Capt - one thing to remember is that Thompson was a Republican governor of a very liberal state. As a resident of Minnesota you should know what that means. Thompson is an Arnie Carlson Tim Pawlenty type conservative. While that will get some bones thrown your way, the minute the going gets tough (with a Democratically controlled congress) he will fold.

Yes he managed to get a couple of watered down conservative issues passed (welfare reform and vouchers for the poor in Milwaukee ONLY) but he is, at best, a VP prospect.


Posted by patrick neid [TypeKey Profile Page] | April 1, 2007 6:40 PM

another zero chance candidate........unbelievable that some folks will actually donate money.....

Posted by pst314 [TypeKey Profile Page] | April 1, 2007 7:05 PM

On the other hand, I was pretty unhappy with the stadium deal and his "stick it to Milwaukee taxpayers" ploy to get people to vote for it.

Posted by starfleet_dude [TypeKey Profile Page] | April 1, 2007 7:32 PM

Announcing this on April 1st is not the sort of omen that bodes well for his chances! Tommy Thompson passed up a chance to run for Herb Kohl's Senate seat this past election, and I can't help but feel this is a sort of farewell to politics for him more than a genuine run for the Presidency.

FYI Ed, as a native Iowan who moved to Wisconsin 14 years ago, Tommy isn't that well known to Iowans, nor is Pawlenty for that matter. Ask yourself - who is Iowa's governor? No fair googling it up either... :-)

Posted by Captain Ed [TypeKey Profile Page] | April 1, 2007 7:43 PM

Tom Vilsack. He just dropped out of the presidential race, and Hillary paid his bills. Too easy! ;-)

Posted by starfleet_dude [TypeKey Profile Page] | April 1, 2007 8:13 PM

Bzzzzzt! Sorry Ed, it's Chet Culver who's the governor of Iowa now. (First Democrat ever elected in Iowa following another Democratic governor in office, BTW.) I know, it's a bit of a trick question since he was just elected to the office last fall. It does however serve as a bit of a caution against people knowing or caring much about other state's politicians. Tom Vilsack was very successful as a Democrat in Iowa, but that really hasn't made him a household name, except as a joke involving AFLAC on The Daily Show.

Posted by Captain Ed [TypeKey Profile Page] | April 1, 2007 8:29 PM

It's a fair cop!

Posted by Tom Holsinger [TypeKey Profile Page] | April 1, 2007 8:35 PM

Thompson has less chance than Hagel. Hagel has a reputation. Thompson is a nobody. To the extent people remember anything about Thompson, it is his wretched performance during the anthrax attacks. Which was so bad it was funny.

Sure Thompson relied on the experts, and they lied to him. Tough. Nobody knows him and, when reminded of his one nationwide performance, they'll run screaming to Giuliani.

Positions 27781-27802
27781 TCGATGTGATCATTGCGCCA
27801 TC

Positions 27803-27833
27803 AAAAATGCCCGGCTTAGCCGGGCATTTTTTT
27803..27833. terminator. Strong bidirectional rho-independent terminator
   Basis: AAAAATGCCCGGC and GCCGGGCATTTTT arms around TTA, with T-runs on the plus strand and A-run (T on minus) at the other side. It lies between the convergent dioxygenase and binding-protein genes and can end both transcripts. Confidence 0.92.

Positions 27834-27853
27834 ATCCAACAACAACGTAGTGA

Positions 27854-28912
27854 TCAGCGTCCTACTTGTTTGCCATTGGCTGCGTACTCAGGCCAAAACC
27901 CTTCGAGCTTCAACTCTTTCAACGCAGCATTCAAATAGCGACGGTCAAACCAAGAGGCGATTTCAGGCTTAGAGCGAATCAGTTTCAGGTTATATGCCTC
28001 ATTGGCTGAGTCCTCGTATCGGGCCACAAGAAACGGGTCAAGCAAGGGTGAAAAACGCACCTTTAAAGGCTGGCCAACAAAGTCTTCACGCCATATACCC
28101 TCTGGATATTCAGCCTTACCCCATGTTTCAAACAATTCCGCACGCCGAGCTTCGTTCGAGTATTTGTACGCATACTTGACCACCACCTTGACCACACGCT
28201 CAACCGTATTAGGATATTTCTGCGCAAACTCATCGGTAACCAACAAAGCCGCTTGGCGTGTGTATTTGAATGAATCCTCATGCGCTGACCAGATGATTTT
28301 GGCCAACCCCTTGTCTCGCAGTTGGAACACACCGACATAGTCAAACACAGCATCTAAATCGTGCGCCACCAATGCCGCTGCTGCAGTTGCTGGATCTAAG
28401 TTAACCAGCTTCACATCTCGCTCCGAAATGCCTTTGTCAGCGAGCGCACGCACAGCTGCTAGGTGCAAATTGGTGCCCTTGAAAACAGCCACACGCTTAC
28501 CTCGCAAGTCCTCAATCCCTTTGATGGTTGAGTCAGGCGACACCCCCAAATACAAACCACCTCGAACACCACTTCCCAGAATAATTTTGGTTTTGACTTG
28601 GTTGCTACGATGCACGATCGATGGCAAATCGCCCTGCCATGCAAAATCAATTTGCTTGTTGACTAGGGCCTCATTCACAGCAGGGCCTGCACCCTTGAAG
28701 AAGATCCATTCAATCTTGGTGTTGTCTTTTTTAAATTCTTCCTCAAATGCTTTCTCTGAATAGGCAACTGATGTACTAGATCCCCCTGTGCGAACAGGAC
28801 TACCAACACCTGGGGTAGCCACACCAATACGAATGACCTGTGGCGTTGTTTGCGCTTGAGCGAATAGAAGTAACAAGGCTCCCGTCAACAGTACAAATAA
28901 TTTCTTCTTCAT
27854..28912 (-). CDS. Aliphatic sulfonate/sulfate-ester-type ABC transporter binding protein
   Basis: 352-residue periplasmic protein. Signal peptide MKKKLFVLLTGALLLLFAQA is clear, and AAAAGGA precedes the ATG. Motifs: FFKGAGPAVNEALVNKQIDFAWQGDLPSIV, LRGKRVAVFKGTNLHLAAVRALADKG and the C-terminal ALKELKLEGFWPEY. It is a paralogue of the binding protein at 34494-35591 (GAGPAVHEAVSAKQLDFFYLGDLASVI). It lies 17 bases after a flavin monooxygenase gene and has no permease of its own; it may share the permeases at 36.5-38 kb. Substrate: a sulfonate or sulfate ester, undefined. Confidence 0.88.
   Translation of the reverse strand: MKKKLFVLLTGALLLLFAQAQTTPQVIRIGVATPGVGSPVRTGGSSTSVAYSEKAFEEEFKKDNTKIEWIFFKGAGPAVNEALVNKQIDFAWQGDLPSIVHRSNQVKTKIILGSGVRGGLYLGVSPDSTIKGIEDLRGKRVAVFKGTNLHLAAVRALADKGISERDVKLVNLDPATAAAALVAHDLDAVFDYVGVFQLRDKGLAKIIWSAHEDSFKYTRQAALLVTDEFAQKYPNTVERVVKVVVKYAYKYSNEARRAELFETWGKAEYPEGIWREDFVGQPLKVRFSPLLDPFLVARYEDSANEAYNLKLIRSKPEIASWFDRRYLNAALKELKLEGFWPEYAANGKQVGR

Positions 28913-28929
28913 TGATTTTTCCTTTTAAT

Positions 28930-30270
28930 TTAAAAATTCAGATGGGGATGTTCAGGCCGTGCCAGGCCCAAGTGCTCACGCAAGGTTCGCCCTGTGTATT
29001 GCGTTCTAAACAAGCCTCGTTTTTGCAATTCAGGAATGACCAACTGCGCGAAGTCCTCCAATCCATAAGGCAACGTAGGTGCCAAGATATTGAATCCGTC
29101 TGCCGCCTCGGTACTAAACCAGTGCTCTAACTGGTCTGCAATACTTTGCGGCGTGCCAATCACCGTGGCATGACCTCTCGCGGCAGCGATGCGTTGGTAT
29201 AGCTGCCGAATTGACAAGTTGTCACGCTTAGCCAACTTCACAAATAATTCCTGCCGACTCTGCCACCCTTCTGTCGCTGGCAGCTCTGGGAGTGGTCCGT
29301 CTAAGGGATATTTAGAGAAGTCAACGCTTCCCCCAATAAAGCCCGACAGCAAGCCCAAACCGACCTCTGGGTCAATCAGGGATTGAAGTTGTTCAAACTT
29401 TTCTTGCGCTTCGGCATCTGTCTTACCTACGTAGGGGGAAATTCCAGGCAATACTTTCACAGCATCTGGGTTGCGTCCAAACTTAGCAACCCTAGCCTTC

Posted by Ex Midwesterner [TypeKey Profile Page] | April 1, 2007 10:04 PM

Nobody? Yes, he is a nobody who launched welfare reform. School choice. And - like it or not - is widely credited with getting Medicare Part D through Congress. And more than 80 percent of seniors are happy with their prescription drug benefit. Yes, that's nothing from a nobody.

As for comparing him to Hagel (or any other Senator), I point to what George Will said about him this morning:

George Will: Iowa or bust makes more sense – not less – now that everyone is going to vote by February 5. Since no one can campaign everywhere – there won’t be enough money to do that or time – you can get a bigger slingshot effect perhaps out of Iowa. Tommy Thompson has actually run something larger than a Senate office: He’s run HHS and he’s run a state. He is associated with the great domestic policy success of the 1990s, which began in Wisconsin, welfare reform.

Posted by Tom Holsinger [TypeKey Profile Page] | April 1, 2007 10:34 PM


He has zero name recognition. Hagel at least has some - it's just unfavorable.

There is a Thompson who has name recognition here, and it ain't your guy.

The term "in your dreams" comes to mind.

Posted by Adjoran [TypeKey Profile Page] | April 2, 2007 1:17 AM

Oh, boy! Just what we needed - another candidate!

I count a couple of dozen declared, "exploring," or prominently waiting in the wings between the two parties. And yet, some people still whine that we don't have enough "choice," as if adding a few more less-than-1%-ers to the ballot makes some sort of difference.

Posted by Laddy [TypeKey Profile Page] | April 2, 2007 7:22 AM

Tommy T. is not an inspiring speech giver which pretty much knocks him out of the running in my opinion. I'm more interested in Fred T as a possibility.

Posted by Hustla [TypeKey Profile Page] | April 2, 2007 11:00 PM

Michael Stickings is right when he says it's about 'celebrity' and whether you like Guiliani or not because he's not conservative enough, he is the biggest celebrity outside of Fred Thompson who might not run as the field starts to get crowded..